Pilar Cuban Bakery

Instagram Post 2/17/2019

(Click on any image to view it in high resolution.)

Pilar Cuban Bakery, 397 Greene Ave in Bedford-Stuyvesant, Brooklyn, is the recently opened extension of Pilar Cuban Eatery, their restaurant next door. A handful of tables entices you to taste the authentic baked goods on the spot in case you can’t wait to get your goodies home, and trust me, one bite and delayed gratification goes out the window.

[1] This picadillo empanada was stuffed with ground beef seasoned with a unique sofrito that set it apart from others I’ve tried; the breakfast empanada was brimming with eggs, cheese and plantain (it’s also available with house-made chorizo).

[2] The roast pork tamal was flavorful as well.

[3] Simply put, the flaky crusted guava and cheese pie killed. Remember that you’re enjoying Cuban cuisine, so if you’re accustomed to a Mexican guayaba y queso pan dulce (not to take anything away from them) this will be a different, delicious experience and worth every calorie.
 
 

Matsuya Stick Cookies

Instagram Post 2/2/2019

(Click on any image to view it in high resolution.)

Since we’re on the topic of Asian cookies, you might want to give these Stick Biscuits a try if you see them in a Japanese or Chinese market. For the language nerds reading this, the Japanese katakana on the label, スティック ビスケット, written vertically in the two columns on the left reads “sutikku bisuketto” (drop the silent letter U’s and you’ll hear “stick biscuit”) and the larger kanji 牛乳 on the right means cow’s milk. They are indeed made with milk or perhaps it means they’re destined to be enjoyed with milk, but that’s as far as my language skills can carry me. They appear to be manufactured in Taiwan by Matsuya.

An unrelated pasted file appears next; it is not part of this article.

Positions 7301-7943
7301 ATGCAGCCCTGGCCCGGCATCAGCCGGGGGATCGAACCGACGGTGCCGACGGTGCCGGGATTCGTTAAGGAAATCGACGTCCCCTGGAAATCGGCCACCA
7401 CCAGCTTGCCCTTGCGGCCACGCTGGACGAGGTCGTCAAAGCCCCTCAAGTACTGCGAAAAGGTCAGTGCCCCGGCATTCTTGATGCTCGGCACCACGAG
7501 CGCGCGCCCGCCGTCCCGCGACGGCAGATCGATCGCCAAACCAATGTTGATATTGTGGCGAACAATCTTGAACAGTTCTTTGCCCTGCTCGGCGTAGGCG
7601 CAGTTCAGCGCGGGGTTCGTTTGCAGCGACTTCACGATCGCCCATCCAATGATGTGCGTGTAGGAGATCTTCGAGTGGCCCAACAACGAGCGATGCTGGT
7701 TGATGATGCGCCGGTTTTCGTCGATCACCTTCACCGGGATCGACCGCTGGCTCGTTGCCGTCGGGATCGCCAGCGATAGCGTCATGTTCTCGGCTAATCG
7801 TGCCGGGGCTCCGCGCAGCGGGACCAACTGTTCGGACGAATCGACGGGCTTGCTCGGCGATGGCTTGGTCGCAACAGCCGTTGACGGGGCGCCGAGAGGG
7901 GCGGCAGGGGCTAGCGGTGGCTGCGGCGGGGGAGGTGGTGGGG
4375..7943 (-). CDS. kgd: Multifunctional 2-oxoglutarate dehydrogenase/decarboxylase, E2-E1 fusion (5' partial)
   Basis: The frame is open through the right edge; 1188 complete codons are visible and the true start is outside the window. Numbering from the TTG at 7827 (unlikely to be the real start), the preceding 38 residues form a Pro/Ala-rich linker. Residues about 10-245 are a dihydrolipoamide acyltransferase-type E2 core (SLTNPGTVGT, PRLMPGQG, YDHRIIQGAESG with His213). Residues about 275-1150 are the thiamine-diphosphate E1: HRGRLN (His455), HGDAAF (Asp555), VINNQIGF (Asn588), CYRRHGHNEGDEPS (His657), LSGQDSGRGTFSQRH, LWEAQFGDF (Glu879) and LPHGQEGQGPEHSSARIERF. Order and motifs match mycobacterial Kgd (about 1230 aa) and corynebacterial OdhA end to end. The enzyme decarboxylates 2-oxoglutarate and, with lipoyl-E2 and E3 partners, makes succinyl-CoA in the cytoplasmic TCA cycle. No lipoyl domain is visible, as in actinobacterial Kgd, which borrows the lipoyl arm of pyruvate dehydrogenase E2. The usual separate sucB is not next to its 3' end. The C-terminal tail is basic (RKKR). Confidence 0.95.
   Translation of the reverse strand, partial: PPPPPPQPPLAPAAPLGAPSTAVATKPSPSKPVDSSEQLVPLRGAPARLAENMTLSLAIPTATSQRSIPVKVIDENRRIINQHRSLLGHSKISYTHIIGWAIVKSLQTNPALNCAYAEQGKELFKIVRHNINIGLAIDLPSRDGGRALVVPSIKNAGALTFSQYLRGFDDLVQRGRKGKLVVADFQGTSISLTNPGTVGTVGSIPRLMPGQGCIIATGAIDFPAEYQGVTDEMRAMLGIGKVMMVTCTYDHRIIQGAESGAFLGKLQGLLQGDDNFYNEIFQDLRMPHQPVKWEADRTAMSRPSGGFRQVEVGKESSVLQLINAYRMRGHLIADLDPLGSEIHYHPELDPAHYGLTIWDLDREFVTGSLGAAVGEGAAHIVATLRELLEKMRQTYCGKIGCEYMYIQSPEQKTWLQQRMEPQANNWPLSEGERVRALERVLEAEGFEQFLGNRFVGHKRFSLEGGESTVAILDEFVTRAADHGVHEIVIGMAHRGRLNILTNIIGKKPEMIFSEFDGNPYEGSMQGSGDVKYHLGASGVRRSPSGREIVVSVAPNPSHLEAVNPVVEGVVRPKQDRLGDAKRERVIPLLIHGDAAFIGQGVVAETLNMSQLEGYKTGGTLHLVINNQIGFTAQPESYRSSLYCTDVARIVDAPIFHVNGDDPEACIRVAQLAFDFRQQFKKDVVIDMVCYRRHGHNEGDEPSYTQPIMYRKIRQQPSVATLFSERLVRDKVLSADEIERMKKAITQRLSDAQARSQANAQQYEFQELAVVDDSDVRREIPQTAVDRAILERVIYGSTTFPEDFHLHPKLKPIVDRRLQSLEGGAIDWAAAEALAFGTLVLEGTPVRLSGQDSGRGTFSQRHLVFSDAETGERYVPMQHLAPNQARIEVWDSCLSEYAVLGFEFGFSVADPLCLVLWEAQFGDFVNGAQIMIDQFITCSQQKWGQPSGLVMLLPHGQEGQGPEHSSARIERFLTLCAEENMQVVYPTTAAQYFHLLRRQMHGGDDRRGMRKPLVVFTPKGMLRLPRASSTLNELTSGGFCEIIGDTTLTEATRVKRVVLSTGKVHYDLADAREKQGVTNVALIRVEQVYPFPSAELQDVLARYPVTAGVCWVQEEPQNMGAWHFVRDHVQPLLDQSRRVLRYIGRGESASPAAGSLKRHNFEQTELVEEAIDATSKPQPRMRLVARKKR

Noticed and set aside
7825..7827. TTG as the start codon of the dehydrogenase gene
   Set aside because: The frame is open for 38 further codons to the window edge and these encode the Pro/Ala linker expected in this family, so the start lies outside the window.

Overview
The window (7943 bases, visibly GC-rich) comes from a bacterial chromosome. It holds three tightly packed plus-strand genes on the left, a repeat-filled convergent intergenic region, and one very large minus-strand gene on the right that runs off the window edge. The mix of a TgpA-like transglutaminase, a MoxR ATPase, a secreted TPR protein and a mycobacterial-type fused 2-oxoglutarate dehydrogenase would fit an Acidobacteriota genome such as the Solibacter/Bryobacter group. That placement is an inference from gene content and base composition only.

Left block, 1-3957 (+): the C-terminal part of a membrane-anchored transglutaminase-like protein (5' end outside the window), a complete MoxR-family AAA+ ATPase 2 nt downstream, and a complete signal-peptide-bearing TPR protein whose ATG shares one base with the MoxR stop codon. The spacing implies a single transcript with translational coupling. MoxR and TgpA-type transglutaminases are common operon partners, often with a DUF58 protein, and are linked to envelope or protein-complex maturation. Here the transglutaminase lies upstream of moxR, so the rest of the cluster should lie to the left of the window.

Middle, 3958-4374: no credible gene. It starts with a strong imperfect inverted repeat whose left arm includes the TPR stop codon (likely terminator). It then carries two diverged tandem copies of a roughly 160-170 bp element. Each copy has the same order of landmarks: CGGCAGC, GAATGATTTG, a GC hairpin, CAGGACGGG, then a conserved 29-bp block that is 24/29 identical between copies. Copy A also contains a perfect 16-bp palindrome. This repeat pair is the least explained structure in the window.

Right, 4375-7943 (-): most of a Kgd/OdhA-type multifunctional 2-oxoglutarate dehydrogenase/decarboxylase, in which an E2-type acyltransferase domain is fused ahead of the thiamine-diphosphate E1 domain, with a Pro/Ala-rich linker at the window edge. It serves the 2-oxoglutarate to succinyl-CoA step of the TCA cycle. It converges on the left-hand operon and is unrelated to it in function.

I’ve seen four kinds: brown sugar, cocoa, sesame, and milk. All are good, not too sweet (there’s that phrase again) and rather addictive as much for the taste as the crunchy texture which is about as hard as a cookie can be and still not effect an emergency visit to the dentist. The rigidity adds to the fun, however: my first thought was to plunge them into something harmonious – use the cocoa version to scoop up some peanut butter or dunk the milk variety in Nutella; any dip of similar consistency and yumminess would suffice. There’s a Greek brand of delicious sweet tahini, one type is flavored with chocolate, another with orange (it might be worthy of a post of its own) that was perfect with the sesame flavor. Sort of like Pocky on steroids.

And if your sugar high flies too far off the charts, they can be repurposed as playthings as well: think Lincoln Logs. Jenga anyone?
 
 

Sweet Osmanthus Cakes

Instagram Post 2/1/2019

(Click on any image to view it in high resolution.)